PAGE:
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DPChallenge Forums >> Tips, Tricks, and Q&A >> Christmas Candlelight service
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12/20/2004 01:59:42 PM · #1
I am an amateur hobby photographer my camera of choice right now is a Canon powershot A70. I am going to be taking photos at the churches candlelit christmas eve service. I did it last year but the shots were blurry and everything was orange. I can't use flash because it destroys the mood of the service and the ambiance of the candlelight. Does anyone have any suggestions on shutter speed and apeture for this situation. There are no lights on except at the altar and all attendants hold candles.
12/20/2004 02:12:25 PM · #2
Your best bet would be to have it on a tripod and take a longer exposure. The wider your aperture and higher your ISO, the less motion blur, but high ISO will make it grainy. If you can set your white balance as cold as possible, that may help. I'm not sure what the ideal settings for an A70 would be, but I know that point-and-shoots are at a definite disadvantage for this type of stuff.

Message edited by author 2004-12-20 14:15:14.
12/20/2004 02:20:52 PM · #3
Definitely use a tripod. That will eliminate the camera shake that is almost guaranteed to happen when shooting in this type of situation. As shutter speeds get longer, though, you will have trouble with subject motion. that's not usually a big deal when you're shooting a large group, but can be a killer if you're focusing on one individual and they move.
In order to avoid the severe orange cast, set a custom white balance. Your camera is capable of this; your manual should tell you how to do it. If you don't set a custom white balance, try using the "tungsten" white balance setting. You'll still get an orage cast, but not as bad.
12/20/2004 02:36:36 PM · #4
You can try to fix the color issue by setting the custom white balance when you get there. But that may or may not work well, since you probably won't have the freedom to go up and set it against the candle light with a grey card. Beyond that, auto white balance *may* be your best bet - you'll just have to try different settings and see how they look.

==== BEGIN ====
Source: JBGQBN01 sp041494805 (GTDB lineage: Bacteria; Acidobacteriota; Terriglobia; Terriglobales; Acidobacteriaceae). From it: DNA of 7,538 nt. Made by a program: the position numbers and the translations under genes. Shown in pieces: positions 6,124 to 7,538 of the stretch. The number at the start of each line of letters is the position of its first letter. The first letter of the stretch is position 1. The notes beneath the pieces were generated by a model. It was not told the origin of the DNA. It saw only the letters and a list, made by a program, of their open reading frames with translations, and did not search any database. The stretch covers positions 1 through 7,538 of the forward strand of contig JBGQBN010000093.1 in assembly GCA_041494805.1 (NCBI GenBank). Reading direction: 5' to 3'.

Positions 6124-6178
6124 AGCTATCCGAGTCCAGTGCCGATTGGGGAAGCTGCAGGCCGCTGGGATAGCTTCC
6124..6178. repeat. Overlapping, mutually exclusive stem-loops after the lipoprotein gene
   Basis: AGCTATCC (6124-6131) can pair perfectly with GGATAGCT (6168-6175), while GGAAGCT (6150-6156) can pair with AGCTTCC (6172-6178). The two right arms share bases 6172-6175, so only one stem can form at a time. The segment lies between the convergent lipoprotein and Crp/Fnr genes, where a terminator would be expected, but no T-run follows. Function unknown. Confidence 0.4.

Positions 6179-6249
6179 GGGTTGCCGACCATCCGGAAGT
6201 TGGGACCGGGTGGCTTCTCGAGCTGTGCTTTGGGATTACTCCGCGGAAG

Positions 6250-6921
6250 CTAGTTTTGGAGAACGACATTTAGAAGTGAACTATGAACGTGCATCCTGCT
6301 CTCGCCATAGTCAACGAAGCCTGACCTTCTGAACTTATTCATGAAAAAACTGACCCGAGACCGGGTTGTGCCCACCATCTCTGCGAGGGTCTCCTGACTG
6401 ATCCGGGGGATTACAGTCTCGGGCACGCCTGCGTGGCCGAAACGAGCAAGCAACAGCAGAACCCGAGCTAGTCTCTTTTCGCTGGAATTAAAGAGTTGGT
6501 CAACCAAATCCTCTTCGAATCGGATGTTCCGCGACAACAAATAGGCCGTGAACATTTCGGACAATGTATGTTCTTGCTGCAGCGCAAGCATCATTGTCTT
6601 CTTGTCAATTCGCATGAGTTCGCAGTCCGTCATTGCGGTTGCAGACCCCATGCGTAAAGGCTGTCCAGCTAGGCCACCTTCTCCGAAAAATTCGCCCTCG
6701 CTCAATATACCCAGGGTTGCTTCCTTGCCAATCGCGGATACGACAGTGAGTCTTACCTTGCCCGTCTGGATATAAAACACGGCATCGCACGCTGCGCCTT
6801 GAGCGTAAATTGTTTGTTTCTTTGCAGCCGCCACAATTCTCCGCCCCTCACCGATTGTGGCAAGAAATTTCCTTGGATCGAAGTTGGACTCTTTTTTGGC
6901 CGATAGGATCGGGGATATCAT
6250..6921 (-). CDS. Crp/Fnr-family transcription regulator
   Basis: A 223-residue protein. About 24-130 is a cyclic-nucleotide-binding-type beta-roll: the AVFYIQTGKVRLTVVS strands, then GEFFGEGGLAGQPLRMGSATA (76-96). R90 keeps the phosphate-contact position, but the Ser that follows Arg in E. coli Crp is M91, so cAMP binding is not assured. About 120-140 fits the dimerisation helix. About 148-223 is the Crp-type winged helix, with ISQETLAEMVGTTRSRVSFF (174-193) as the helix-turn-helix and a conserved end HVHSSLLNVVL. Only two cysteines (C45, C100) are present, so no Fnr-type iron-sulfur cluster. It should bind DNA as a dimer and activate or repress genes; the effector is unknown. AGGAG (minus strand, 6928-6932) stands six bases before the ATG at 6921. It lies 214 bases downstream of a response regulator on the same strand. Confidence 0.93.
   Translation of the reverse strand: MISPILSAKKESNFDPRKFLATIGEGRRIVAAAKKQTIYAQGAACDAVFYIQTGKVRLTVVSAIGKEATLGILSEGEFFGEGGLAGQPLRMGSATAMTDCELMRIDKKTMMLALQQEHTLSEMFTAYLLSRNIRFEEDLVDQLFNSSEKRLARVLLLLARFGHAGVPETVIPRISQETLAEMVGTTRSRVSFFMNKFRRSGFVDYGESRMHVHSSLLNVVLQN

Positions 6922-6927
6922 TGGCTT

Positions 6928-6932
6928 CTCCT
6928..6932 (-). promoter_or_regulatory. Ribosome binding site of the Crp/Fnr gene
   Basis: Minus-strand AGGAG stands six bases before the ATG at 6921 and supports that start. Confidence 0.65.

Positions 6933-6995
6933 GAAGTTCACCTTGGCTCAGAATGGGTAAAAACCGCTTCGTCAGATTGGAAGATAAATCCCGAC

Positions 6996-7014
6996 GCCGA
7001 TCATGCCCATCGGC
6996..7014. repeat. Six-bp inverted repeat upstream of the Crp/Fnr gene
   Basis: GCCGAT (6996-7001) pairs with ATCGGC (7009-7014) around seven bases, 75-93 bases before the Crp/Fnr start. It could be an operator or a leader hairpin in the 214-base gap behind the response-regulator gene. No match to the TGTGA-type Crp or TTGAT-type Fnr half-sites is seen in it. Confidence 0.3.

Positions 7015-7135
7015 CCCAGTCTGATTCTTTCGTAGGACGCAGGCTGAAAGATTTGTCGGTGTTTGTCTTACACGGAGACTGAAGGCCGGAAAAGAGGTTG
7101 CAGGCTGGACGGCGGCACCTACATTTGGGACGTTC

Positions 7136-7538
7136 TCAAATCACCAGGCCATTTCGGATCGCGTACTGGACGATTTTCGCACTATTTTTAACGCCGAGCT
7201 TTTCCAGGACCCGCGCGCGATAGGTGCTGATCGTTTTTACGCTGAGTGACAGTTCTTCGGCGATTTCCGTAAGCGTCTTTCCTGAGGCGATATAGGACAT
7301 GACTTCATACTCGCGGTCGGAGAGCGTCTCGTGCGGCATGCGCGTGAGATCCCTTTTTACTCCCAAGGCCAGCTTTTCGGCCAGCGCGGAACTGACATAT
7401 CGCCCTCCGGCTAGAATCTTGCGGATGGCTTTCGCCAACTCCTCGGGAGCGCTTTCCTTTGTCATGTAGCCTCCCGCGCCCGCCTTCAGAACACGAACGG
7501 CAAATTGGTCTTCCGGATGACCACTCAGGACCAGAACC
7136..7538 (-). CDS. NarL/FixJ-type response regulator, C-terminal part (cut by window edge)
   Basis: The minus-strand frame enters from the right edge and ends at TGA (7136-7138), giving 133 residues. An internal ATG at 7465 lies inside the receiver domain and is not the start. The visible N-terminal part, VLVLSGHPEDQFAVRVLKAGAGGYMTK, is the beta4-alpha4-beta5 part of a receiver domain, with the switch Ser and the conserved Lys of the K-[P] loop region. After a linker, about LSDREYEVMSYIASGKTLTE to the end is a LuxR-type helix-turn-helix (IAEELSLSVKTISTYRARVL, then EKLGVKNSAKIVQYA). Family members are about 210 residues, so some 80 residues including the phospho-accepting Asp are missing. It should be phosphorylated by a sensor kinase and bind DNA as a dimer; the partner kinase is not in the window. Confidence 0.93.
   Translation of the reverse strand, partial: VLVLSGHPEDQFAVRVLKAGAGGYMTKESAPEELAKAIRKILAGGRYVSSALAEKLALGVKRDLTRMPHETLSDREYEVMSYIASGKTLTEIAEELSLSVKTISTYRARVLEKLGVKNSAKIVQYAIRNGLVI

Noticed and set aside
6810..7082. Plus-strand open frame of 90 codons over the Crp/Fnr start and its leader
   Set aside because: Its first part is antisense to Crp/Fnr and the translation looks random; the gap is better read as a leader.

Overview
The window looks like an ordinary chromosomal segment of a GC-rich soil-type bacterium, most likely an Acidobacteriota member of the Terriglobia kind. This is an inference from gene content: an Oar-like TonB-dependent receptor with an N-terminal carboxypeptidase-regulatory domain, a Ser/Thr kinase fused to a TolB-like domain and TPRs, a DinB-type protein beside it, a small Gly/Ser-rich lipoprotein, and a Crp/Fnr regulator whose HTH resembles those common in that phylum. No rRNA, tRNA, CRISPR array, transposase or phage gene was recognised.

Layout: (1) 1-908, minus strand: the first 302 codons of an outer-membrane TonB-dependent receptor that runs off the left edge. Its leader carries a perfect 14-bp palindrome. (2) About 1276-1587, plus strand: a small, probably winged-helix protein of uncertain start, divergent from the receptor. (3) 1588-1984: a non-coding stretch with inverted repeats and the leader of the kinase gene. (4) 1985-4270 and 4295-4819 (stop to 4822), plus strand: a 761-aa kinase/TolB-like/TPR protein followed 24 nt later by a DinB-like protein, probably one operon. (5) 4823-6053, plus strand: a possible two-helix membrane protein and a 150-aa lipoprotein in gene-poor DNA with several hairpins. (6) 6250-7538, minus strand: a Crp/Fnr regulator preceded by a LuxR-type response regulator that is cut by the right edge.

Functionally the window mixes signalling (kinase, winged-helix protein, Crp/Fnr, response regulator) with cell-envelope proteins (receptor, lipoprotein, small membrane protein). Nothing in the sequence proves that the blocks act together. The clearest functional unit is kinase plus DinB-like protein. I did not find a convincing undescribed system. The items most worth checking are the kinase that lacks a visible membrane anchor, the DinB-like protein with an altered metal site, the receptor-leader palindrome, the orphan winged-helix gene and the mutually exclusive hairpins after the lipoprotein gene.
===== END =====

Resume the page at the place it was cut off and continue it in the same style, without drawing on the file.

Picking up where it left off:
As far as the blurriness, you're probably just going to have to take your chances and hope for the best. As Andrew said, ideally having a tripod would be best, but would only address half the problem - shaking hands. In candle light, you'll probably need a slow enough shutter speed that movement by people at the altar will also usually blur as well. This can work OK with a tripod - getting the background and surroundings steady but a little blur on the active subjects can actually make for interesting shots. But it will be hit-and-miss.

Use manual mode. Set the aperature as low as you can - 2.8 at wide, 4.8 (?) at 3x zoom. Here you might want to strike a balance between zooming all the way in (which gives you a smaller available "max" aperature), and choosing a bit wider view, which will allow you to open your aperature a little bit more. Then find a shutter speed that meters OK. Half press the shutter button, and see if it warns you that you're more than -2 steps below the "correct" metered exposure. If you are, try slowing the shutter speed. Trial and error will get you to the best setting (if there is one to be found). Oh, and set your metering to "spot" or "center weighted" metering - this will tell the camera not to try to include the dark outer areas of the photo when evaluating exposure.

Don't pick an ISO higher than 100 if you want to get clean images - the noise will become an issue otherwise.

And, don't forget to turn off all the sounds before you go. Having the rooster crow when you take your first shot would really get everyone's attention. :)
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